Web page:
2010 San Francisco Bay Area Rising Star Host Chef Martin Brock of Gary Danko

2010 San Francisco Bay Area Rising Star Host Chef Martin Brock of Gary Danko
June 2010

Martin Brock was raised on his family’s working farm nestled in the foothills of Bavaria. He developed a love for traditional recipes like Bavarian creams and fresh wursts that demonstrate the direct connection between the dishes he makes, the animals they are made from, and the land that nourishes them both. This respect for ingredients in their purest form is reflected in every aspect of Brock’s cuisine.

At the age of 16, Brock embarked on a traditional three-year apprenticeship where he worked at every station in the kitchen and graduated at the top of his class. He spent the next 11 years working throughout Europe, rising through the ranks in the kitchens of several Michelin-starred restaurants.

In 2004, Brock moved to the US to be on the opening team of Café Gray in New York City as sous chef. Under the guidance of Chef Gray Kunz, Brock fell in love with Kunz’s clean approach to modern cuisine, merging his classic techniques with European ingredients as well as a new-found love of Asian flavors. Brock was named executive chef at Kunz’s second restaurant, Grayz, and later stayed on when Grayz was re-invented as Atria.

When Chef Gary Danko learned of Atria’s closing in May 2009, he approached Brock with the prospect of bringing his innovative style to the West Coast. Brock joined Gary Danko in August 2009 as chef de cuisine. Together with Danko, Brock works to merge his modern take on haute cuisine with the restaurant’s tradition of showcasing seasonal ingredients prepared with classical technique.

Interview with Chef Martin Brock of Gary Danko – San Francisco, CA

Antoinette Bruno: What inspired you to pursue cooking professionally?
Martin Brock: Always, since I first began, I liked cooking. When I finished school, I did an apprenticeship four days per week with one day per week at school. After doing that I knew it was the right fit for me. I grew up on a farm  and I was always introduced to fresh produce. We butchered our own meat. So I was introduced to nice products.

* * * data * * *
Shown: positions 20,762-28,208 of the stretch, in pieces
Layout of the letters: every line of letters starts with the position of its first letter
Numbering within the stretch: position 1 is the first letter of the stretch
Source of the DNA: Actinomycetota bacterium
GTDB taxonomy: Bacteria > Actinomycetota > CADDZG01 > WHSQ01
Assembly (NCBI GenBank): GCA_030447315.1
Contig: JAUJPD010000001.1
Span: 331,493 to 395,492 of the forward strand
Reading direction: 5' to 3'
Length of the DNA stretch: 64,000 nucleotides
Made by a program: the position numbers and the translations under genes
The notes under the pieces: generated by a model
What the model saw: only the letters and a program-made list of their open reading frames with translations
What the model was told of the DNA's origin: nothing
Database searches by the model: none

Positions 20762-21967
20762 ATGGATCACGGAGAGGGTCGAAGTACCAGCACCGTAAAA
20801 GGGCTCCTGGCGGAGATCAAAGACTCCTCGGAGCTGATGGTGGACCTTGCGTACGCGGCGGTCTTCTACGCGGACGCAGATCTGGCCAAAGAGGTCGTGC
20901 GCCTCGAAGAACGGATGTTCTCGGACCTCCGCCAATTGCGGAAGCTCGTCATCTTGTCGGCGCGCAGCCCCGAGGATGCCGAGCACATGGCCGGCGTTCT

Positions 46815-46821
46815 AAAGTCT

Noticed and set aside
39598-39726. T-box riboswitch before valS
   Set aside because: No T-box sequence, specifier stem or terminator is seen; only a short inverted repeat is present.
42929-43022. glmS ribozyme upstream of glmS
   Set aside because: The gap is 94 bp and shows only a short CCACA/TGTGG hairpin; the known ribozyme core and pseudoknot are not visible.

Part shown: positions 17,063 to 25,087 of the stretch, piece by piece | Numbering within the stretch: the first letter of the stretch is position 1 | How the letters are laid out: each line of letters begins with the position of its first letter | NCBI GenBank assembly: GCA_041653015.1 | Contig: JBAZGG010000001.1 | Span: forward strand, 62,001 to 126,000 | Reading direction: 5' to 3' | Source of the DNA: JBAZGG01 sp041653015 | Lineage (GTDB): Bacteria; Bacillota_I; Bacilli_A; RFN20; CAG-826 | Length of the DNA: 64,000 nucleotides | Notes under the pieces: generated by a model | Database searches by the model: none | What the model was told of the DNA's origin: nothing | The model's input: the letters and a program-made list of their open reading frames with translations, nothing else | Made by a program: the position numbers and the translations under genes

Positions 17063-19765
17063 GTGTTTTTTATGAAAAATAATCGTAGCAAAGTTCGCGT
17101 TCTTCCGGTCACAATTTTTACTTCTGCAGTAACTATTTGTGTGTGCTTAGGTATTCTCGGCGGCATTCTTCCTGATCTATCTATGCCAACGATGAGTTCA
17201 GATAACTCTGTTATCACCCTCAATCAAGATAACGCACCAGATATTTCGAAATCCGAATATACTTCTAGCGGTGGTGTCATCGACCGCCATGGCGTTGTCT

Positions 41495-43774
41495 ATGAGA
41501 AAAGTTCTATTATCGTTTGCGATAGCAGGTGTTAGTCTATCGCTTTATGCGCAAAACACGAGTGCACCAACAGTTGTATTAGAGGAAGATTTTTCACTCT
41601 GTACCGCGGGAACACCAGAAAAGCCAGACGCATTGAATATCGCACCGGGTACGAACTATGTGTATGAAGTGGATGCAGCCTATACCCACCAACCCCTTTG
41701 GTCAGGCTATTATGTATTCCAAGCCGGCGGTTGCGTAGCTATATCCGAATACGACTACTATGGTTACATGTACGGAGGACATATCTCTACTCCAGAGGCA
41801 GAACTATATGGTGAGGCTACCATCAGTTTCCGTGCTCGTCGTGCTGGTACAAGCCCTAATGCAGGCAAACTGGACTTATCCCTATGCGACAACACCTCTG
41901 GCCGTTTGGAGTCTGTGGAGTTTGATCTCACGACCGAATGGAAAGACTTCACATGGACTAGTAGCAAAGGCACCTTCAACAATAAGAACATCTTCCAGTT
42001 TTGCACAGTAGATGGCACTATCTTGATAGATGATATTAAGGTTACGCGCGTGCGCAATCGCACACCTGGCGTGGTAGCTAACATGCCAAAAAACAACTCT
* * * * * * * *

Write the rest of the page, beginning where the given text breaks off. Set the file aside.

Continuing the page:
AB: Where have you worked professionally as a chef?
MB: Café Gray and Grayz. In Germany, Villa Hammerschmiede; in Switzerland Haus Paradies Hotel; Humperdinck in Frankfurt.

AB: Would you recommend culinary school to aspiring cooks?
MB: Once again, it’s a little bit different in Germany. You have to do an apprenticeship. Here, if you are smart, you pick it up on your own. Culinary school provides good fundamentals. It's a lot of money to go to school here in the USA.

AB: Who are some of your mentors? What have you learned from them?
MB: Gray Kunz. I learned from him the blending of flavors. He uses a lot of acid in his dishes to bring out the flavors. Eckhart Witzigmann created fine dining in Germany. He inspired me with his perfectionism, his style of cuisine, and his vision. There was a time before him and after him. Every big chef in Germany has worked for him.

AB: What trends do you see emerging in the restaurant industry?
MB: I saw, in New York, that people don't want to dress up anymore. They want a laid-back experience and want to go to a restaurant where they can be themselves with great food.

AB: What’s your philosophy on food and dining?
MB: You should appreciate the product you work with. It's something special. When I became a chef, my goal was to entertain people. You support your diner to have a good time.

AB: What’s the toughest thing you’ve had to do in your career?
MB: I think being patient and waiting for the right opportunity.

AB: How are you involved in the local culinary community?
MB: Not too much I've only been out here [in San Francisco] for a few months. I've met a few people, the chef at Michael Mina, the chef at flour + water who was a former cook here.

AB:If you had one thing that you could do again or do over what would it be?
MB: I would focus a little more on pastry. I have a little pastry experience, but wish I had more. I'm at a point in my career where it’s a little too late. It’s my weakest point.

AB: What has been your proudest accomplishment in your career to date?
MB: My greatest accomplishment is that I came to another country that doesn’t speak my mother language and had to basically start again. I'm proud of where I am today. From the moment I came to the States and what I accomplished in the past couple of years—I'm happy with that.

AB: What’s next for you? Where will we find you in five years?
MB: In five years I'd like to have ideally my own place. If it will be on the East Coast or West Coast, I don't know yet. I'd like to have a small place with great food but not as high-end as this restaurant. Smaller and more rustic food.